Last week, I wrote a column supporting the University of Illinois's decision not to offer a job to Steven Salaita, an academic whose criticism of Israel crossed into anti-Semitism.
Yesterday, Stanford comparative literature professor David Palumbo-Liu wrote a response to my piece, in which he claims that I am either willfully ignorant or distort facts.
Readers can sort much of this controversy for themselves. However, I would like to briefly address several of Palumbo-Liu's assertions. As Daniel Patrick Moynihan once said, everyone is entitled to his own opinion, but not his own facts.
1) It is not clear Salaita signed a contract with the University of Illinois -- and it does not matter.
Palumbo-Liu claims "Salaita signed the contract offered to him" by the University of Illinois. But he cites no independent source. The Inside Higher Education article, to which Palumbo-Liu links, does not state that Salaita signed a contract. Similarly, Palumbo-Liu reproduces an excerpt from a statement by the American Association of University Professors. A different segment of that statement reads:
In particular, it is not certain whether the job offer had already been made in writing when Professor Salaita was informed that he would not be hired and hence whether or not Salaita could be considered to have already acquired the rights accruing to a faculty member at Illinois.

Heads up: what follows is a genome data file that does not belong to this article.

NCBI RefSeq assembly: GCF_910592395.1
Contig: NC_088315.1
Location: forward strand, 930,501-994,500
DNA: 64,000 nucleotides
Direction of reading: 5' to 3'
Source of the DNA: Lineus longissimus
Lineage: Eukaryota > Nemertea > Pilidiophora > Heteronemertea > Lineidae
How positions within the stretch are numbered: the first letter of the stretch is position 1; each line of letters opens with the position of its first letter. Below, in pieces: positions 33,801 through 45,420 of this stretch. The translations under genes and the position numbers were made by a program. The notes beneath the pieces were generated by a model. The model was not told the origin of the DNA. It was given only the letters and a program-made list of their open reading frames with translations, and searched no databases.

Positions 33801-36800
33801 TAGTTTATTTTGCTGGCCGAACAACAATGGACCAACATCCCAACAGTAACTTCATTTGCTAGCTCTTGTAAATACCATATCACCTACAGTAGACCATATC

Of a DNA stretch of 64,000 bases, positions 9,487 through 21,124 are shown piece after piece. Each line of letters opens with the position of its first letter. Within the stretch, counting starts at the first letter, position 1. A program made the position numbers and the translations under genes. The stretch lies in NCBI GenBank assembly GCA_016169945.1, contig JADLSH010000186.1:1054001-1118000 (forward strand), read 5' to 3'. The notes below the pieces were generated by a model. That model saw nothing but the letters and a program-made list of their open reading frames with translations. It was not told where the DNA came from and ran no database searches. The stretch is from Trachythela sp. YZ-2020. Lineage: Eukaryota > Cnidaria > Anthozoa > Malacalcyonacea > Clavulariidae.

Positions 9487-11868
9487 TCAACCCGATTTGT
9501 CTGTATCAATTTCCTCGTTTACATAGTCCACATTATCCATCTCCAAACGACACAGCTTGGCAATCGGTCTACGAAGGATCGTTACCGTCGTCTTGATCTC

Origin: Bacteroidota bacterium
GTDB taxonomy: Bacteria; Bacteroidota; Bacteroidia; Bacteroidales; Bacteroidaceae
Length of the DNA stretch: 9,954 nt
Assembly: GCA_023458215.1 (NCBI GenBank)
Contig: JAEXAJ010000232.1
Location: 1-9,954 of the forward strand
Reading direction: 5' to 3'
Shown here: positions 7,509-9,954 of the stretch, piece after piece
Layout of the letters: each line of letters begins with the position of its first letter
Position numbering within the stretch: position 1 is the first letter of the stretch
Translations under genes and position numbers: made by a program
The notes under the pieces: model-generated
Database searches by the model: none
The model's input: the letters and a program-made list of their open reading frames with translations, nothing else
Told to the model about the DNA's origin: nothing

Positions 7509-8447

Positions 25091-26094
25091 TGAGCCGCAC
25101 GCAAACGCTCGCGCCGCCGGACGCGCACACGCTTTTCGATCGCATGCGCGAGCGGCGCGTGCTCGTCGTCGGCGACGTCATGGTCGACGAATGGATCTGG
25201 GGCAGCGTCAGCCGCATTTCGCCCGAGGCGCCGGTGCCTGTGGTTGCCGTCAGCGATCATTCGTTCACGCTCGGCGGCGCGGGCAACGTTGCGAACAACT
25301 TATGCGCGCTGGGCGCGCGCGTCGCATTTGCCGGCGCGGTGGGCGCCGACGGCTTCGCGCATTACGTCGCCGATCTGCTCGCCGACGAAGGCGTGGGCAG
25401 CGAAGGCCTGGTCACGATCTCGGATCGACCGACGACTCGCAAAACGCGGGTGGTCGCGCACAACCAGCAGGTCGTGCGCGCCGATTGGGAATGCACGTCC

Even if Salaita had signed a contract, it appears that his appointment required the approval of the board of trustees and the chancellor, which he did not receive. As the Inside Higher Education article writes:
Many faculty job offers (which are well-vetted by college officials before they go out) contain language stating that the offer is pending approval by the institution's board of trustees.
If the existence of a contract is such a crucial factor -- and I do not think it is -- Salaita could simply post a photograph of it on his Twitter. That he has not produced it is telling.
2) Steven Salaita was not fired.
Salaita was not "fired"; he wasn't hired -- and there is a not unsubtle difference.
As I wrote in my first piece, Salaita's tweets are anti-Semitic. Would Palumbo-Liu want Stanford, where he teaches, to hire an unrepentant KKK member? If the answer is "no," then the University of Illinois was right to not hire Salaita for the same reasons.
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Palumbo-Liu suggests I do not understand academic freedom and the in-and-outs of free speech on university campuses.
I also invite him to read my own academic work on the subject of free speech, available here.